Saturday, February 07, 2009

There's No Business Like...

I'm not sure what is going on in the world of media production these days, but it doesn't seem good (at least for people trying to pay the rent from production work).

This year's NATAS panel at the annual Snader equipment show was about Job Hunting. After seven years of HD panels, the number one topic is jobs. Going into the meeting, I was expecting a room of recent college graduates. Instead, it was filled with dozens of people who have over 10 years experience working in production. As usual, the NATAS panelists were a combination of out-of-touch, slightly unrealistic and sometimes hypocritical comments. I love 'em, but very few times do I get an "ah-ha!" feeling from something I'm exposed to at a NATAS event.

There was some good career advice about the value of knowing everything and not being pigeoned as just Audio, or just Editing. There were also some blasts at the broadcast unions. Unfortunately, the natural extension of this advice is a vast pool of widely qualified job-seekers who will work for any money or even no money. This pool will de-value the entire ecosystem by undercutting each other in an environment without minimum standards of pay or work conditions. I understand what the panelists were saying to the individuals in the audience, but when you scale it up into the thousands of people looking to make media, it falls apart. Everybody starves.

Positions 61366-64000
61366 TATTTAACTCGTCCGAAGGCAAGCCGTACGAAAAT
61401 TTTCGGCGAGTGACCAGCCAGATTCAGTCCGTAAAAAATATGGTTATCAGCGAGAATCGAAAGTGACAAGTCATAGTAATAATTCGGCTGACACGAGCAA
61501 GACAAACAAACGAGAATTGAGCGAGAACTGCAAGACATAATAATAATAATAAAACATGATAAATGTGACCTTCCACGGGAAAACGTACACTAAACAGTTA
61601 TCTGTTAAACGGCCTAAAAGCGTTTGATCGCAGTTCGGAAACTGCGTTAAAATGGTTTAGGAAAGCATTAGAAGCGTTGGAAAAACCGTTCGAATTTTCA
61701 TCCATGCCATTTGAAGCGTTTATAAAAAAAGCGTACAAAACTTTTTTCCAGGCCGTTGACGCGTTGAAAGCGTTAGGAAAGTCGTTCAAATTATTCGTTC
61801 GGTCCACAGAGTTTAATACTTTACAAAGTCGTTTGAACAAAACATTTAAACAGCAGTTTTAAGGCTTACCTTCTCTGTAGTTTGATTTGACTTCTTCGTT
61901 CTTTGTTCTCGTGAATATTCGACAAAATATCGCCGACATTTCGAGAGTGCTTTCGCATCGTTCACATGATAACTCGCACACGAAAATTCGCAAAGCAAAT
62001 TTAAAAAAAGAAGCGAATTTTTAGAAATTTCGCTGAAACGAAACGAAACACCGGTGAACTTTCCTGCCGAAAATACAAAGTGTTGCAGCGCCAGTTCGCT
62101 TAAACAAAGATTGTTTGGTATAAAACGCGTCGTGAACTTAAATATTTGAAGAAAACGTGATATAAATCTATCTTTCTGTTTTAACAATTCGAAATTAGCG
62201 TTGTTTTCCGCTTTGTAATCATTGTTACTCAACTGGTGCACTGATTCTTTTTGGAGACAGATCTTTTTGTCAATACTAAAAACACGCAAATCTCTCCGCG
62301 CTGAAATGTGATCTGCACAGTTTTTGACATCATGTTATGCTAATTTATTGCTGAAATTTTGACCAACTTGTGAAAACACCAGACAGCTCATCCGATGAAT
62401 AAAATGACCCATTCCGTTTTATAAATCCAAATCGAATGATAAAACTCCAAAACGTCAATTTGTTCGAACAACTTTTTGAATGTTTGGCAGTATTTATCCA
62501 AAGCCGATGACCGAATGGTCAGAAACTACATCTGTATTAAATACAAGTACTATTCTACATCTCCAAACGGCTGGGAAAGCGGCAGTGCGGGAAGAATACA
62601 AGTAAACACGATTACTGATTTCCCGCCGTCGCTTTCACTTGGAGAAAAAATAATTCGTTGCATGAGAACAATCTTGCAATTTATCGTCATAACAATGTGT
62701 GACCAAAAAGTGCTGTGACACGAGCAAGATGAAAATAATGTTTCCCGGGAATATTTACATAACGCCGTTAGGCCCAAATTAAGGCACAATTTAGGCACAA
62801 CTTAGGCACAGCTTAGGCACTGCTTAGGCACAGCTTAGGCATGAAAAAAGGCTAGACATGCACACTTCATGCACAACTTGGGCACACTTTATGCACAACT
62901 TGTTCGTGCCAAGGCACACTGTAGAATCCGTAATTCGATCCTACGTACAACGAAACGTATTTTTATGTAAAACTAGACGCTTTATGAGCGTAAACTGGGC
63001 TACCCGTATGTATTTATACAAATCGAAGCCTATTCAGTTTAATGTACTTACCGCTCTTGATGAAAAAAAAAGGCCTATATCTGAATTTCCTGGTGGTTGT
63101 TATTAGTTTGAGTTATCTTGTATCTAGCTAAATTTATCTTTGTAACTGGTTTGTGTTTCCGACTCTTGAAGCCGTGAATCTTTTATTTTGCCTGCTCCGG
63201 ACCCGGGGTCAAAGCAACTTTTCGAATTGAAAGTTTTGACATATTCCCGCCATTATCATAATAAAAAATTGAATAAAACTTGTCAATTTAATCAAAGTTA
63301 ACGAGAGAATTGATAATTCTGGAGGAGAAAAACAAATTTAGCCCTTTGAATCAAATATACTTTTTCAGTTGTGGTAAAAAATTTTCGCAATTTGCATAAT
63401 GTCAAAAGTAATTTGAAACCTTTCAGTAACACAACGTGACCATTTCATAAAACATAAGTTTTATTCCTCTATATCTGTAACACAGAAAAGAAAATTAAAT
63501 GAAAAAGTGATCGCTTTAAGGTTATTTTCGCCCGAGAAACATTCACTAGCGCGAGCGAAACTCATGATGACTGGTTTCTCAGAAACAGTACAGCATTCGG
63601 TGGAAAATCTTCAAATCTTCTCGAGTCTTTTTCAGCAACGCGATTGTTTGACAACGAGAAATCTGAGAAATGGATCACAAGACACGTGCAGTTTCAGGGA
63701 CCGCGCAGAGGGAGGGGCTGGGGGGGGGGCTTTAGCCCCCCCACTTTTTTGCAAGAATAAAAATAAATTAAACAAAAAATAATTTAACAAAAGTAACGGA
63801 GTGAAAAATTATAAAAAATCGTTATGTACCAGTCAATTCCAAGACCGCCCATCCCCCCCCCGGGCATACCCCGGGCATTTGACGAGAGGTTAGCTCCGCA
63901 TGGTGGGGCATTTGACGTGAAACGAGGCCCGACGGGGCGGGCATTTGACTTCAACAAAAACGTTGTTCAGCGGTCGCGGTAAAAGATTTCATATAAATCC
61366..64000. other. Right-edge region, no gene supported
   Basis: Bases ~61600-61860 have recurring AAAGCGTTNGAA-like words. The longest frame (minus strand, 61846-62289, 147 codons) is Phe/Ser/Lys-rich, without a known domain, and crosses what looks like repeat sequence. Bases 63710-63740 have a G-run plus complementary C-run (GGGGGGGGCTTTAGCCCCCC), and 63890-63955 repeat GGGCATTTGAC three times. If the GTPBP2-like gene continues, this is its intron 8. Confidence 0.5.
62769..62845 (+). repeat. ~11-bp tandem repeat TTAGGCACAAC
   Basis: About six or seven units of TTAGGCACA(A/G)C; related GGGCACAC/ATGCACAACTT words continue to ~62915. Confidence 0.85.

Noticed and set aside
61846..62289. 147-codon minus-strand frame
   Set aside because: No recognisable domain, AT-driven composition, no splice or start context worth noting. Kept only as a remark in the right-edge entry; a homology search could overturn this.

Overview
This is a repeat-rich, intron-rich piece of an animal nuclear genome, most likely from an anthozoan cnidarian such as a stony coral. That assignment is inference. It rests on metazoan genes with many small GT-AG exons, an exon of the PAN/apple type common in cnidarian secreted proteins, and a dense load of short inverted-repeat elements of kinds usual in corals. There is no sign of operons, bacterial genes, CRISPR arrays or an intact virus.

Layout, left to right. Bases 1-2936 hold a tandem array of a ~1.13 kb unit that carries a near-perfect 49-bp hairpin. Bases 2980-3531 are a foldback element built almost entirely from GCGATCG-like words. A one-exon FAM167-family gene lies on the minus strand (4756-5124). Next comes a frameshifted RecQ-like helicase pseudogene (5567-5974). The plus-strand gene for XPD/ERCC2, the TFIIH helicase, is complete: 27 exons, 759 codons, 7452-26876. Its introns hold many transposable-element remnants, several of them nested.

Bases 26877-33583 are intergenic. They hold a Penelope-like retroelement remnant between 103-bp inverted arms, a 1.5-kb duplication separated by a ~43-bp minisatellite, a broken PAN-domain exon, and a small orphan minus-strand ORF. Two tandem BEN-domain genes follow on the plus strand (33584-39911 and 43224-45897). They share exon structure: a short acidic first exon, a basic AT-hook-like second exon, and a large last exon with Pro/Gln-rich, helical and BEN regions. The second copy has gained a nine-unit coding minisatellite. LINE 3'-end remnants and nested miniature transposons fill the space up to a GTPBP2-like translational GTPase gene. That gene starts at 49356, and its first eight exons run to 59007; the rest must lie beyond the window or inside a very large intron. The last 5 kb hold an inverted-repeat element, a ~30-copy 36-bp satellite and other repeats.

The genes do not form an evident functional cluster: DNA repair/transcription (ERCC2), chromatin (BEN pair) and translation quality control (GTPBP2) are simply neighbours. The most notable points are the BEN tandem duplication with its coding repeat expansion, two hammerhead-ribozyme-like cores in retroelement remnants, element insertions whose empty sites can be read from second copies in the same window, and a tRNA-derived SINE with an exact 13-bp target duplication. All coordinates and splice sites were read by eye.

After attending the traditional big money media event of the Snader show, I went to the Disposable Film Festival panel later the same week. Two dozen enthusiasts were having an open discussion of their concerns and issues about making media with disposable media tools. The odd part was how much they sounded exactly like the From Here To Awesome participants from last summer. The distance from Disposable Filmmaker to Independent Filmmaker is about two or three feet. I could hear the sound of grinding gears as these people tried to figure out if there was any way to make some money off of what they were doing.

I actually think the Disposable crowd may be in the best position to have a balanced life. They have Regular Jobs and they make media for fun. They are still enthusiastic and creative in their approach to their hobby and they can still pay the rent on time through their nine to five. I understand the emotional urge to go into production as a full time occupation. After seeing the older NATAS crowd, I'm just not sure I can recommend media as a sensible career choice for everybody.

Hopefully everything changes in a few years. The economy recovers to the point where it can support more media production again. In the meantime, the disposable filmmakers will be two years more experienced in their hobby. There might not be as much call for "Professionals" anymore.